Kiddie Research: Some Guidelines

May 17, 2023

Vea4_thumb_thumb_thumb_thumb_thumb_tNote: This essay is the work of a real and still-alive dinobaby. No smart software involved, just a dumb humanoid.

The practice of performing market research on children will not go away any time soon. It is absolutely vital, after all, that companies be able to target our youth with pinpoint accuracy. In the article “A Guide on Conducting Better Market and User Research with Kids,” Meghan Skapyak of the UX Collective shares some best practices. Apparently these tips can help companies enthrall the most young people while protecting individual study participants. An interesting dichotomy. She writes:

“Kids are a really interesting source of knowledge and insight in the creation of new technology and digital experiences. They’re highly expressive, brutally honest, and have seamlessly integrated technology into their lives while still not fully understanding how it works. They pay close attention to the visual appeal and entertainment-value of an experience, and will very quickly lose interest if a website or app is ‘boring’ or doesn’t look quite right. They’re more prone to error when interacting with a digital experience and way more likely to experiment and play around with elements that aren’t essential to the task at hand. These aspects of children’s interactions with technology make them awesome research participants and testers when researchers structure their sessions correctly. This is no easy task however, as there are lots of methodological, behavioral, structural, and ethical considerations to take in mind while planning out how your team will conduct research with kids in order to achieve the best possible results.”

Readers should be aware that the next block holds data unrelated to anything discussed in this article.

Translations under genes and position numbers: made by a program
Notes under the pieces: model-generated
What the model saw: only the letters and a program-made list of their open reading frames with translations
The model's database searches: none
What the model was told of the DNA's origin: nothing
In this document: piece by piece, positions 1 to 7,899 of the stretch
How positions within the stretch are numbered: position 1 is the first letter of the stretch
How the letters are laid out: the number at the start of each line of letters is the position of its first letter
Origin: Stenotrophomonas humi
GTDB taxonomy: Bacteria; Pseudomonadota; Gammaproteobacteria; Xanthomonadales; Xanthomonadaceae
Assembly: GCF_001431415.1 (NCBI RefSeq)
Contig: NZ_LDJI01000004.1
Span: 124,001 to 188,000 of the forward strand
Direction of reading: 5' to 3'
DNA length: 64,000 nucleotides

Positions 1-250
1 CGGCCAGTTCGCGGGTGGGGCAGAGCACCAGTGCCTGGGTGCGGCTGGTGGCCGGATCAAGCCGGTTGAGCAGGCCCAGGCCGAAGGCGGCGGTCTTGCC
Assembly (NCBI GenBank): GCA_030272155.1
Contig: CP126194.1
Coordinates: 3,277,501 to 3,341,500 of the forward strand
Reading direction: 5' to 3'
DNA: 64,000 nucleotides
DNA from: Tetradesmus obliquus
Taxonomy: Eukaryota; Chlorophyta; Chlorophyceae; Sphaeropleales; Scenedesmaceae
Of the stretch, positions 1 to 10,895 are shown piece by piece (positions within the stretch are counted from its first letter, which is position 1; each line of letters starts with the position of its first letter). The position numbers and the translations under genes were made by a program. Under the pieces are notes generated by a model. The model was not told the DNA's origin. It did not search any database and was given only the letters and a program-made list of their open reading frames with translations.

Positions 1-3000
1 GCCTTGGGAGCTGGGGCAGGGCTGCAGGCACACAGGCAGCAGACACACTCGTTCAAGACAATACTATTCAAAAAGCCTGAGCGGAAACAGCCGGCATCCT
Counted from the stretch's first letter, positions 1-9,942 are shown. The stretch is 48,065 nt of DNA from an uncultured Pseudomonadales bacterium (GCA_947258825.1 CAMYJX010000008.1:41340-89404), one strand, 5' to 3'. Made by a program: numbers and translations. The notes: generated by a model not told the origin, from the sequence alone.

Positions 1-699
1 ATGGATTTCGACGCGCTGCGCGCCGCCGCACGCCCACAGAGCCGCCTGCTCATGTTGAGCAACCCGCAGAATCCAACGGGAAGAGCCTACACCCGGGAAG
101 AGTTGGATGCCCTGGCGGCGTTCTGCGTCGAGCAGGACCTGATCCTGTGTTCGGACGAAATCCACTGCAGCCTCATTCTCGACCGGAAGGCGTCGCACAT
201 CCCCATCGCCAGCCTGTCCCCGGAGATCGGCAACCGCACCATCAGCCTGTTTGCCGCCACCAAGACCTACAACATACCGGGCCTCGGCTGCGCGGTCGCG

Skapyak goes on to blend and summarize decades of research on ethical guidelines, structural considerations, and methodological experiments in this field. To her credit, she starts with the command to “keep it ethical” and supplies links to the UN Convention on the Rights of the Child and UNICEF’s Ethical Research Involving Children. Only then does she launch into techniques for wringing the most shrewd insights from youngsters. Examples include turning it into a game, giving kids enough time to get comfortable, and treating them as the experts. See the article for more details on how to better sell stuff to kids and plant ideas in their heads while not violating the rights of test subjects.

Cynthia Murrell, May 17, 2023


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